Rachel L. Yung, MD
Seattle Cancer Care Alliance
University of Washington School of Medicine
Fred Hutchinson Cancer Research Center
We each have a story that has been influenced to some extent by our health — I want to hear your story.”
Why do you practice oncology?
A diagnosis of cancer has the power to change the trajectory of a person’s life and rewrite their story. Not only are there physical changes, but also emotional and intellectual ones; beliefs can shift or suddenly become clarified. I consider it an honor to care for patients and their families during this intense period. While the science of cancer has always interested me, what drives me on a personal level is providing care that empowers people to live their best lives, whether they are facing a new diagnosis or leaving cancer in their rearview.
Specialties and clinical expertise
The branch of medicine a provider practices and their areas of focus
Offering opportunities for you to participate in research is an important part of receiving care at SCCA. That’s why, in addition to treating patients with breast cancer, I am also an active clinical researcher, studying quality of care, cancer prevention, survivorship and the effects of certain lifestyle aspects, such as obesity, on breast cancer. My clinical trials investigate a range of topics, from the benefit of an occupational therapist for breast cancer survivors to the use of advanced diagnostics for patients whose breast cancer has metastasized. I have also been a presenter at the San Antonio Breast Cancer Symposium and the Hawaii Society of Clinical Oncology’s annual conference.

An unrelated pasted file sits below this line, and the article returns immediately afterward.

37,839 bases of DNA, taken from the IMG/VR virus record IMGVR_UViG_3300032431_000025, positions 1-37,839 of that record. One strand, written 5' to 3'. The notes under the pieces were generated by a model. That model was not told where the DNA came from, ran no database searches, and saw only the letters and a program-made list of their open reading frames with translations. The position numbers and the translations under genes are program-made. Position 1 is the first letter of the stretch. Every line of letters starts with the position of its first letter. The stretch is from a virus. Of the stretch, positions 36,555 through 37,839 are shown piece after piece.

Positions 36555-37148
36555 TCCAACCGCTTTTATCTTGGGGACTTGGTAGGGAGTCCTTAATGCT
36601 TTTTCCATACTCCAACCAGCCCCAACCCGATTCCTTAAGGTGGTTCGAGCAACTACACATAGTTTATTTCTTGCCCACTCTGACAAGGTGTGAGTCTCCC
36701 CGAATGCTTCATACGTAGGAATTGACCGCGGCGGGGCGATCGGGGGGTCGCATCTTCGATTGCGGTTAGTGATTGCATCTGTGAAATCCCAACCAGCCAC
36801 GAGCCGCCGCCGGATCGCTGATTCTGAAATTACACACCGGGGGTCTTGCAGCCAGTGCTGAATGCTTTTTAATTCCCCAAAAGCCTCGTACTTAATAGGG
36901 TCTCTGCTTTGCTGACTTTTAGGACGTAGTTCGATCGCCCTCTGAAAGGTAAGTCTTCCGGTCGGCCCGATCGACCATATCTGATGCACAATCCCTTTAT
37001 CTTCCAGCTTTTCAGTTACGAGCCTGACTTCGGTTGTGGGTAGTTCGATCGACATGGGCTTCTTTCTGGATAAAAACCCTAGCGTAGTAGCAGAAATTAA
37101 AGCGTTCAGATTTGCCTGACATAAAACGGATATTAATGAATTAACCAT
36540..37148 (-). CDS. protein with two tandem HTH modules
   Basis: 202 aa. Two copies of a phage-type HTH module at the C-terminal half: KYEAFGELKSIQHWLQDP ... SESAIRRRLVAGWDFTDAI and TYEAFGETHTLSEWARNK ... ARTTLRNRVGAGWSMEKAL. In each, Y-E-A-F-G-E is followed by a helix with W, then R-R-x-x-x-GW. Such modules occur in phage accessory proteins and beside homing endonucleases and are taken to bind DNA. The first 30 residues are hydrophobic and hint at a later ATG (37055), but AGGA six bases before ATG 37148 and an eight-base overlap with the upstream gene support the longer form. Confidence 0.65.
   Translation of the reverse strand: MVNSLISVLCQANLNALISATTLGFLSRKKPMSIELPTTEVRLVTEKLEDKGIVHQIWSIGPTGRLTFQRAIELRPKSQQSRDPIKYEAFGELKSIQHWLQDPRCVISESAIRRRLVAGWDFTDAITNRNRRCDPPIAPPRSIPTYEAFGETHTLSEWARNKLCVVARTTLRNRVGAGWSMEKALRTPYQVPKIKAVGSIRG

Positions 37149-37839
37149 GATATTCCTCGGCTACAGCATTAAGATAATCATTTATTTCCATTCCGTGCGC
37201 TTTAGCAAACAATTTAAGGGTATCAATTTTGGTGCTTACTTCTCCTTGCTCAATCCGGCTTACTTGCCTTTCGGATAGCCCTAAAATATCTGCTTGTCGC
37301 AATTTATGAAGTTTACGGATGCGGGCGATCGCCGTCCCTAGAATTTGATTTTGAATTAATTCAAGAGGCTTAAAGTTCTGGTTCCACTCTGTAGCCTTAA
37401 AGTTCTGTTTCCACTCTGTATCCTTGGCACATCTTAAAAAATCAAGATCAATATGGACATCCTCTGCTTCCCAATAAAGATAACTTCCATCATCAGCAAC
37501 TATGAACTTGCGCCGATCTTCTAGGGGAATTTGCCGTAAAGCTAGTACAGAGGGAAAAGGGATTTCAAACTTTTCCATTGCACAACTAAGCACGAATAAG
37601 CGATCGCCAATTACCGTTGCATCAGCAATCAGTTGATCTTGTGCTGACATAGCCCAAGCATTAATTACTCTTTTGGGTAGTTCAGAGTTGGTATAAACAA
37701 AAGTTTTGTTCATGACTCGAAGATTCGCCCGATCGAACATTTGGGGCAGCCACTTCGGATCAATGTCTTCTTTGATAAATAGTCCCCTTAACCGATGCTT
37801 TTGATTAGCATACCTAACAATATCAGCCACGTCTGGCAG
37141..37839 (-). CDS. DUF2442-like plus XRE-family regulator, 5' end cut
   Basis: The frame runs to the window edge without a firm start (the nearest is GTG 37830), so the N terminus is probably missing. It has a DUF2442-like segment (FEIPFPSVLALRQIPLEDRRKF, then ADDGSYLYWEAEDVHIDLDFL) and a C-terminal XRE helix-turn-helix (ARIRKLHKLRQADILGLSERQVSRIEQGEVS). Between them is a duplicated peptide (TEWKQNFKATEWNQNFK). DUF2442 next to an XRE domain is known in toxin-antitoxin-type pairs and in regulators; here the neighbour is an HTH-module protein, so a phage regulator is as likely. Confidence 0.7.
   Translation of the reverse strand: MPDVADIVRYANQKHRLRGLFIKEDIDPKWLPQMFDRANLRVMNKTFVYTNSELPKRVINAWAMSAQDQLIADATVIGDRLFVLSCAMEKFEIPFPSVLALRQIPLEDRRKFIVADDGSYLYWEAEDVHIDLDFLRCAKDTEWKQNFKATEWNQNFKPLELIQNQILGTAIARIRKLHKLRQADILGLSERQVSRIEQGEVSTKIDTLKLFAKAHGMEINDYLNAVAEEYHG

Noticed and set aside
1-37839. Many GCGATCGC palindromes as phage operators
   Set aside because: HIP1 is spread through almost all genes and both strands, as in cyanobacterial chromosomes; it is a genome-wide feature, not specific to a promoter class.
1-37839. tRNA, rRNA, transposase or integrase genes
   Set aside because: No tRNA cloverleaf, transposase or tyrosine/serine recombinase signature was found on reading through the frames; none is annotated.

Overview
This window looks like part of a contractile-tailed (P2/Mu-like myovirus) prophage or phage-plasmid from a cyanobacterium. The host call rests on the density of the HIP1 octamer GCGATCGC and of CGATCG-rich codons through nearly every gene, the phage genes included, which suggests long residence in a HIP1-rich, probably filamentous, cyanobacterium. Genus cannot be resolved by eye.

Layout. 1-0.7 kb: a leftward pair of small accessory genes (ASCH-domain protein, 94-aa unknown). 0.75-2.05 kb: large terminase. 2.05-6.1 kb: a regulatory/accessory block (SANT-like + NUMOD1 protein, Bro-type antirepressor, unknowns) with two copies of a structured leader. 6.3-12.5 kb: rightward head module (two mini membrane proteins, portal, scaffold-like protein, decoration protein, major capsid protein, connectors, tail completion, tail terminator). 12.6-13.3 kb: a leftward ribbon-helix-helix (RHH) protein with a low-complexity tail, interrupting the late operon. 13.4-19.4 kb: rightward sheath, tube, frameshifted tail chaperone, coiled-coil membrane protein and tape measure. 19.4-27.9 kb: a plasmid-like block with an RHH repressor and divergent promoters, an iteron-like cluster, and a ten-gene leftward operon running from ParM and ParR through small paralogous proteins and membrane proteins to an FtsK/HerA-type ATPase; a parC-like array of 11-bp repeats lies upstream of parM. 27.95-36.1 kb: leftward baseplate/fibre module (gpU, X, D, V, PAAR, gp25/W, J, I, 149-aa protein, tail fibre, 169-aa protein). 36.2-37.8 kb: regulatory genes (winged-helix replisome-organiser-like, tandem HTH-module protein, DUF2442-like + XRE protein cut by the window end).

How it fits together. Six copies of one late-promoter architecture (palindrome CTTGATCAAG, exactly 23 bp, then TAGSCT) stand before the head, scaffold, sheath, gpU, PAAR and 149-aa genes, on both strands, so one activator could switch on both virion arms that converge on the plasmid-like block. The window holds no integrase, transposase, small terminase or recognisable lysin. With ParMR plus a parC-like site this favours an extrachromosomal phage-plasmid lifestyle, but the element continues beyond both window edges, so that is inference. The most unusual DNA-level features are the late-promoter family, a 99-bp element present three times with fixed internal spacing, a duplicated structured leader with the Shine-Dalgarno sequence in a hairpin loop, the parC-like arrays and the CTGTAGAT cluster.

What do you want patients to know about working with you?
When you step into my office, above all I want you to feel seen and heard. Without bias or judgment, I will listen to your concerns, answer your questions and allay your fears the best I can. My role is to share with you the most current science-backed information and then help you and your loved ones make decisions about your care. I apply a whole-person approach, meaning I’m just as concerned with your well-being as I am with treating your disease. Cancer comes with many challenges — some known and some unexpected — and together we will work toward the best outcome.